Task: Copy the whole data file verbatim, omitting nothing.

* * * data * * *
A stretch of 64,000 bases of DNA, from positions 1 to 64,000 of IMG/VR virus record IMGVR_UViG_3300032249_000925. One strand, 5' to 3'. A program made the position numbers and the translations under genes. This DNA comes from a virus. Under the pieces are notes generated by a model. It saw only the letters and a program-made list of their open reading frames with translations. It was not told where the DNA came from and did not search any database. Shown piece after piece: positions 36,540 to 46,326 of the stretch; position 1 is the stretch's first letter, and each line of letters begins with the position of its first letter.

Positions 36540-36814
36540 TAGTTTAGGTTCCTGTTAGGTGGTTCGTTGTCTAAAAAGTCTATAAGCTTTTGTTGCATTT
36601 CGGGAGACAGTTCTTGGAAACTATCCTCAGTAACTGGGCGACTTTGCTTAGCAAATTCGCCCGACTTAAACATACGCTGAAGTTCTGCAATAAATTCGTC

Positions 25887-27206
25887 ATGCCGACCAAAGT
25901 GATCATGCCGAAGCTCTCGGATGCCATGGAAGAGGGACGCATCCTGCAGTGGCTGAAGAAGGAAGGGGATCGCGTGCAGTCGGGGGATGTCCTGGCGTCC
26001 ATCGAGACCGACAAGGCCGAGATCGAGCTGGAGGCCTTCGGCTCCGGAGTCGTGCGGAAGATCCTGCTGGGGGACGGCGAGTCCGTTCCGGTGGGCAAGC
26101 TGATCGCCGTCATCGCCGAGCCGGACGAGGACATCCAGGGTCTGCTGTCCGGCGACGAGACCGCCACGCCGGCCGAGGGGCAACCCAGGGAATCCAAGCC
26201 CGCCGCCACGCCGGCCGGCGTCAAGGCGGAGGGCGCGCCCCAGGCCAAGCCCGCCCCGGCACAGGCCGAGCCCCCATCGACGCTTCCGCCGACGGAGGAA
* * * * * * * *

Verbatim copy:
A stretch of 64,000 bases of DNA, from positions 1 to 64,000 of IMG/VR virus record IMGVR_UViG_3300032249_000925. One strand, 5' to 3'. A program made the position numbers and the translations under genes. This DNA comes from a virus. Under the pieces are notes generated by a model. It saw only the letters and a program-made list of their open reading frames with translations. It was not told where the DNA came from and did not search any database. Shown piece after piece: positions 36,540 to 46,326 of the stretch; position 1 is the stretch's first letter, and each line of letters begins with the position of its first letter.

Positions 36540-36814
36540 TAGTTTAGGTTCCTGTTAGGTGGTTCGTTGTCTAAAAAGTCTATAAGCTTTTGTTGCATTT
36601 CGGGAGACAGTTCTTGGAAACTATCCTCAGTAACTGGGCGACTTTGCTTAGCAAATTCGCCCGACTTAAACATACGCTGAAGTTCTGCAATAAATTCGTC

Positions 25887-27206
25887 ATGCCGACCAAAGT
25901 GATCATGCCGAAGCTCTCGGATGCCATGGAAGAGGGACGCATCCTGCAGTGGCTGAAGAAGGAAGGGGATCGCGTGCAGTCGGGGGATGTCCTGGCGTCC
26001 ATCGAGACCGACAAGGCCGAGATCGAGCTGGAGGCCTTCGGCTCCGGAGTCGTGCGGAAGATCCTGCTGGGGGACGGCGAGTCCGTTCCGGTGGGCAAGC
26101 TGATCGCCGTCATCGCCGAGCCGGACGAGGACATCCAGGGTCTGCTGTCCGGCGACGAGACCGCCACGCCGGCCGAGGGGCAACCCAGGGAATCCAAGCC
26201 CGCCGCCACGCCGGCCGGCGTCAAGGCGGAGGGCGCGCCCCAGGCCAAGCCCGCCCCGGCACAGGCCGAGCCCCCATCGACGCTTCCGCCGACGGAGGAA